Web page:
Education support for military veterans

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Two hundred bona fide military veterans and their dependents will this year be furthering their education thanks to bursaries from the Department of Military Veterans (DMV).

This, Deputy Defence and Military Veterans Minister Thabang Makwetla said, was another indication of government’s commitment to improving the lot of South Africa’s military veterans.

A further 400 bursaries are expected to be awarded this year according to the DMV website which said R4 million has been earmarked by the department for bursaries.

The DMV said in November it would dispense R300 million to veterans in the current financial year. This would go towards construction of 505 houses for veterans while money would also be used for assistance with jobs, educations, veterans’ memorials, free and/or subsidised access to public transport, counselling and entrepreneurial support.

Provision of healthcare, another identified DMV priority, to verified veterans late last year saw close on 5 000 health cards issued. This is in addition to 1 7000 cards issued earlier in in the year.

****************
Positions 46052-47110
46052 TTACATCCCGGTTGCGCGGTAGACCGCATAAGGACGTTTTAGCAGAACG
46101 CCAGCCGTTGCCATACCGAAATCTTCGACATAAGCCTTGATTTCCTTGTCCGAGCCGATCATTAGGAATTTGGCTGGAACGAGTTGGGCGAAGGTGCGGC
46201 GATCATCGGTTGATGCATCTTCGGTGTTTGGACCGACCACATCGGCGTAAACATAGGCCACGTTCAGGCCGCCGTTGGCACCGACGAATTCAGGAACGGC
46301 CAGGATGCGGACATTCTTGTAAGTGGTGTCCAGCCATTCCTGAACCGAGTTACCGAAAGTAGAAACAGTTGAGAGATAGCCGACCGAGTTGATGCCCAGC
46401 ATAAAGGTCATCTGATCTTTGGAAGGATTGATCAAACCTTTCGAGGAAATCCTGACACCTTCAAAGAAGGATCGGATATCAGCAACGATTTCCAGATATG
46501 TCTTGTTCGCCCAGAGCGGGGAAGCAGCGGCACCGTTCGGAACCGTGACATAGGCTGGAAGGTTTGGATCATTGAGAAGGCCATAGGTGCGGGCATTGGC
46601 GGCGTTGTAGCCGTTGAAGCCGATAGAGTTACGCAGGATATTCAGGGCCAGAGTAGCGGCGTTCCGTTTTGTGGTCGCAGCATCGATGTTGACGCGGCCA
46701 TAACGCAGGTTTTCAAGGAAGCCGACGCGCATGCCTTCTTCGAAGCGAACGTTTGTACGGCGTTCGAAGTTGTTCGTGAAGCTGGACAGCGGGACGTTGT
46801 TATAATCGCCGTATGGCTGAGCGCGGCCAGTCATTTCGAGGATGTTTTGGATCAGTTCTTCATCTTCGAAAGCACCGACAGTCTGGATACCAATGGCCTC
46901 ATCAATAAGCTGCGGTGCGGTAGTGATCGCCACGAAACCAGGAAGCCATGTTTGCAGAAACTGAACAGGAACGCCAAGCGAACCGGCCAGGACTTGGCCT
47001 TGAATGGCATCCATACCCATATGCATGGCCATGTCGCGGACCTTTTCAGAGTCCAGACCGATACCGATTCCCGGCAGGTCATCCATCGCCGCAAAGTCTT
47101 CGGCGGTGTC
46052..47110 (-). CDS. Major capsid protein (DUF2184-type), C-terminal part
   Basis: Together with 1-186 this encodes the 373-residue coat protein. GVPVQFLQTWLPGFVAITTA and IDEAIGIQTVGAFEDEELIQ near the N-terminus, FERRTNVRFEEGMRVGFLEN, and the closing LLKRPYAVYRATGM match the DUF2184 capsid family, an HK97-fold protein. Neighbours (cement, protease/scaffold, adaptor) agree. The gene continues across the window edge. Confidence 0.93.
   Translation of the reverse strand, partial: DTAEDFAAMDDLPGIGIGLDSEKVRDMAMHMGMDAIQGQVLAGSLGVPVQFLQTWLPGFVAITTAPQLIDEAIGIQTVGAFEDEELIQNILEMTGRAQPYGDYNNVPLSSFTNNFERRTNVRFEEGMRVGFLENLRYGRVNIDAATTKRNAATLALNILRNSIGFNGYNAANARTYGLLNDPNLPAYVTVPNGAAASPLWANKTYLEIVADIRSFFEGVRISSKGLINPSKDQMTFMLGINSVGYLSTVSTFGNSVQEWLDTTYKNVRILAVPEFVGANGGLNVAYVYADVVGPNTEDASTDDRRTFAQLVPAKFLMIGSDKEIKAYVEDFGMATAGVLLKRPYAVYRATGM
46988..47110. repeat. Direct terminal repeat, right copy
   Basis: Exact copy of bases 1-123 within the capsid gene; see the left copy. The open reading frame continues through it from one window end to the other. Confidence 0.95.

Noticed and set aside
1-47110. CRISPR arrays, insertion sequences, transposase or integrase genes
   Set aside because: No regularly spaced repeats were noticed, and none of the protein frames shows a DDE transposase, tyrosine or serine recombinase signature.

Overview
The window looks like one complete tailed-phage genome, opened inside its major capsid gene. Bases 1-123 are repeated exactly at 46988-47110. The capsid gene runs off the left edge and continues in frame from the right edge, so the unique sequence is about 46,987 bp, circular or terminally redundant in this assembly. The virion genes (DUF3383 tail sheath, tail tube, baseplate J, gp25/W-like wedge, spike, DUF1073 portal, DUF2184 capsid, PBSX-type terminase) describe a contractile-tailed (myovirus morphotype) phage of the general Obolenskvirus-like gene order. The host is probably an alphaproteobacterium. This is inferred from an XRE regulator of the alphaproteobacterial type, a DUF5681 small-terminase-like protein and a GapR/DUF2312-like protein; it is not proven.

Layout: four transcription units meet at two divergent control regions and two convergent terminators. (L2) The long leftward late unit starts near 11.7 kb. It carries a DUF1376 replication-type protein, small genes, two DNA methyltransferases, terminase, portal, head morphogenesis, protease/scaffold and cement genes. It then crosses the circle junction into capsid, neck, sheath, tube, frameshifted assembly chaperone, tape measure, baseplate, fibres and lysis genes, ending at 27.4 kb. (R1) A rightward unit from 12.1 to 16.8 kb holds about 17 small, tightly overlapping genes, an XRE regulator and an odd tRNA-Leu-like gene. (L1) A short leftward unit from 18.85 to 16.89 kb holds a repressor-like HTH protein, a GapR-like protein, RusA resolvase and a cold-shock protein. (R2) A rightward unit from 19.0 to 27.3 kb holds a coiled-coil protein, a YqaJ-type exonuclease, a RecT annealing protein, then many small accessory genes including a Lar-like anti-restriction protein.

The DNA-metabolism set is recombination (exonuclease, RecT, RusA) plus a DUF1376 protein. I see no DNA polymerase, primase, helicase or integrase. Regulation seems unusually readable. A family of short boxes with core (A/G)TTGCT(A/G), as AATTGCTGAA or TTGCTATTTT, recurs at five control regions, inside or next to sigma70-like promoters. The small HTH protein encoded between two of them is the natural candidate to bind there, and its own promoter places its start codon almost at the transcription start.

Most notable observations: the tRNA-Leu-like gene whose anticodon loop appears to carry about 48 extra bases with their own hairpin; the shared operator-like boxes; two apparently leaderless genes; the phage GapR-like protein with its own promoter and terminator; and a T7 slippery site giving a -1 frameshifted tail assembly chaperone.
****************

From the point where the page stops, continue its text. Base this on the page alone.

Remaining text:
The DMV, in conjunction with the SA National Military Veterans Association (SANMVA), has also put in place measures to prevent fraud and other criminal acts during veterans’ verification processing to ensure funding goes to the right recipients.

The DMV seeks to support government’s vision of a South Africa where all it people have access to lifelong learning as well as education and training. This, it maintains will assist in improving the quality of life and building a peaceful and prosperous country.

With an eye to the future the DMV has also asked veterans and their dependents to submit bursary applications for the 2013/14 financial year. The application process is via a letter of request to the DMV following which verification will be done and successful applicants contacted.

The Military Veterans Act defines a veteran as “a South African citizen who rendered military service to any of the military organisations, which were involved on all sides of South Africa’s liberation war from 1960 to 1994; those who served in the then Union Defence Force before 1961, and those who became members of the South African National Defence Force after 1994, and has completed his/her military training and no longer performs military duties, and has not been dishonourably discharged from that military